For many centuries, the problem of motion and its causes had puzzled scientists and philosophers. A ball on the ground, when given a small hit, does not move forever. Such observations suggest that rest is the ìnatural stateî of an object. This remained the belief until Galileo Galilei and Isaac Newton developed an entirely different approach to understand motion.
In our everyday life we observe that some effort is required to put a stationary object into motion or to stop a moving object. We ordinarily experience this as a muscular effort and say that we must push or hit or pull on an object to change its state of motion. The concept of force is based on this push, hit or pull. Let us now ponder about a ëforceí. What is it? In fact, no one has seen, tasted or felt a force. However, we always see or feel the effect of a force. It can only be explained by describing what happens when a force is applied to an object. Pushing, hitting and pulling of objects are all ways of bringing objects in motion (Fig. 9.1). They move because we make a force act on them.
From your studies in earlier classes, you are also familiar with the fact that a force can be used to change the magnitude of velocity of an object (that is, to make the object move faster or slower) or to change its direction of motion. We also know that a force can change the shape and size of objects (Fig. 9.2).
Balanced and Unbalanced Forces
Fig. 9.3 shows a wooden block on a horizontal table. Two strings X and Y are tied to the two opposite faces of the block as shown. If we apply a force by pulling the string X, the block begins to move to the right. Similarly, if we pull the string Y, the block moves to the left. But, if the block is pulled from both the sides with equal forces, the block will not move. Such forces are called balanced forces and do not change the state of rest or of motion of an object. Now, let us consider a situation in which two opposite forces of different magnitudes pull the block. In this case, the block would begin to move in the direction of the greater force. Thus, the two forces are not balanced and the unbalanced force acts in the direction the block moves. This suggests that an unbalanced force acting on an object brings it in motion.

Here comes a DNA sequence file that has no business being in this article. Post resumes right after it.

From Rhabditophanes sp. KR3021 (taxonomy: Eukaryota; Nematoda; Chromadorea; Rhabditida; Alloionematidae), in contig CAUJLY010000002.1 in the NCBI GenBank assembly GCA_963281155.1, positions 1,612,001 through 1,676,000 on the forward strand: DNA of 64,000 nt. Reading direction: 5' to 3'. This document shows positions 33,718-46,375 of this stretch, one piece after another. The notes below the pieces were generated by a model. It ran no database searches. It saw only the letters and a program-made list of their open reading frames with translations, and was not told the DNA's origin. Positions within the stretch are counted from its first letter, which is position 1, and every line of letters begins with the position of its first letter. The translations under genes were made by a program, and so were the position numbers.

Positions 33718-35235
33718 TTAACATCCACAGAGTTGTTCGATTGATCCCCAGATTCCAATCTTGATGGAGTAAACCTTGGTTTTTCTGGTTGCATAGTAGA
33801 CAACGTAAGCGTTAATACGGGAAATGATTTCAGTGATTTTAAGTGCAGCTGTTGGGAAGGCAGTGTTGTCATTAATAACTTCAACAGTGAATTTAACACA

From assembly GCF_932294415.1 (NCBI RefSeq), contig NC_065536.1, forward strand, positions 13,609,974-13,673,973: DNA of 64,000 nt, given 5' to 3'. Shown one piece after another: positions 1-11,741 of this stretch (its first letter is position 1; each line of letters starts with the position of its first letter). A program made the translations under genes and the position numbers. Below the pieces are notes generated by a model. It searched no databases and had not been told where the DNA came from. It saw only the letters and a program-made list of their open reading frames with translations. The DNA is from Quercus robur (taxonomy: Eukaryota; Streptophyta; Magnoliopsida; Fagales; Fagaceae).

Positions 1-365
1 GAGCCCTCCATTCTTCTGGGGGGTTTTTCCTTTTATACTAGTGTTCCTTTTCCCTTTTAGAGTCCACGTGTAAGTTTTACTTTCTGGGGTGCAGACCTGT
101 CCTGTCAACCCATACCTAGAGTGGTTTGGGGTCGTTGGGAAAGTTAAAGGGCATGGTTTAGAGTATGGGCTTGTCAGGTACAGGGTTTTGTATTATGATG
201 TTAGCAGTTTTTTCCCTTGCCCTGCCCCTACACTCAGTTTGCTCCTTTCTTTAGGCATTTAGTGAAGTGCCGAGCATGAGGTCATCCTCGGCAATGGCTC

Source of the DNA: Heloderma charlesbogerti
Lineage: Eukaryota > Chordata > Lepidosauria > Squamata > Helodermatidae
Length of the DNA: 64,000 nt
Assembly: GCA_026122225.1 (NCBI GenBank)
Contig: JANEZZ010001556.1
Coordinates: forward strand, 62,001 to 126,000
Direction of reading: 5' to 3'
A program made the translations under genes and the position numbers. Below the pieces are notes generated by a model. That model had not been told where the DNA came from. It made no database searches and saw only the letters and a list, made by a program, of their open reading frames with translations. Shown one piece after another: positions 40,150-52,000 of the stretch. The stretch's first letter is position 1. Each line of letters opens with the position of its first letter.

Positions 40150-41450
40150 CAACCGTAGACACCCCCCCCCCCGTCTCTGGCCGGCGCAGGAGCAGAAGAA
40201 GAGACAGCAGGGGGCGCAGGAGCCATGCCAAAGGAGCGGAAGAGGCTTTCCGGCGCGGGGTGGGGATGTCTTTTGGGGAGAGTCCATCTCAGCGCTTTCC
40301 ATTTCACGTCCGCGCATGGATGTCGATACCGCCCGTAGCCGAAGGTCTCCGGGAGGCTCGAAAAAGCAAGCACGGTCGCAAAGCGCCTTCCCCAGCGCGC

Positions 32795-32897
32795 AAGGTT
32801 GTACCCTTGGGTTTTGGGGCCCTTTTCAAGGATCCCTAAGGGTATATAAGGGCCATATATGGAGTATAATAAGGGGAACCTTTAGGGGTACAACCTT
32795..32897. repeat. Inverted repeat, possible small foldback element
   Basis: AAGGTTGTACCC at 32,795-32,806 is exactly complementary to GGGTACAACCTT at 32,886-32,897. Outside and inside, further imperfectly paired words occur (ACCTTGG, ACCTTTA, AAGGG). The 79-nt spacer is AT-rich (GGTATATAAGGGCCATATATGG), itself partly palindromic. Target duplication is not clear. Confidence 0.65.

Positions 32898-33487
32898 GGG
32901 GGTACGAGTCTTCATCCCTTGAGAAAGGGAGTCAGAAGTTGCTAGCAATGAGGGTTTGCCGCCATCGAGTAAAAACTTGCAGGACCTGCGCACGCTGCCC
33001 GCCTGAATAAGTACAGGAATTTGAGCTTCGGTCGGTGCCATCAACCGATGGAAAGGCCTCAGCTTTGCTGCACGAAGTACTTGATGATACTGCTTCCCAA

What happens when some children try to push a box on a rough floor? If they push the box with a small force, the box does not move because of friction acting in a direction opposite to the push [Fig. 9.4(a)]. This friction force arises between two surfaces in contact; in this case, between the bottom of the box and floorís rough surface. It balances the pushing force and therefore the box does not move. In Fig. 9.4(b), the children push the box harder but the box still does not move. This is because the friction force still balances the pushing force. If the children push the box harder still, the pushing force becomes bigger than the friction force [Fig. 9.4(c)]. There is an unbalanced force. So the box starts moving.
What happens when we ride a bicycle? When we stop pedalling, the bicycle begins to slow down. This is again because of the friction forces acting opposite to the direction of motion. In order to keep the bicycle moving, we have to start pedalling again. It thus appears that an object maintains its motion under the continuous application of an unbalanced force. However, it is quite incorrect. An object moves with a uniform velocity when the forces (pushing force and frictional force) acting on the object are balanced and there is no net external force on it. If an unbalanced force is applied on the object, there will be a change either in its speed or in the direction of its motion. Thus, to accelerate the motion of an object, an unbalanced force is required. And the change in its speed (or in the direction of motion) would continue as long as this unbalanced force is applied. However, if this force is removed completely, the object would continue to move with the velocity it has acquired till then.
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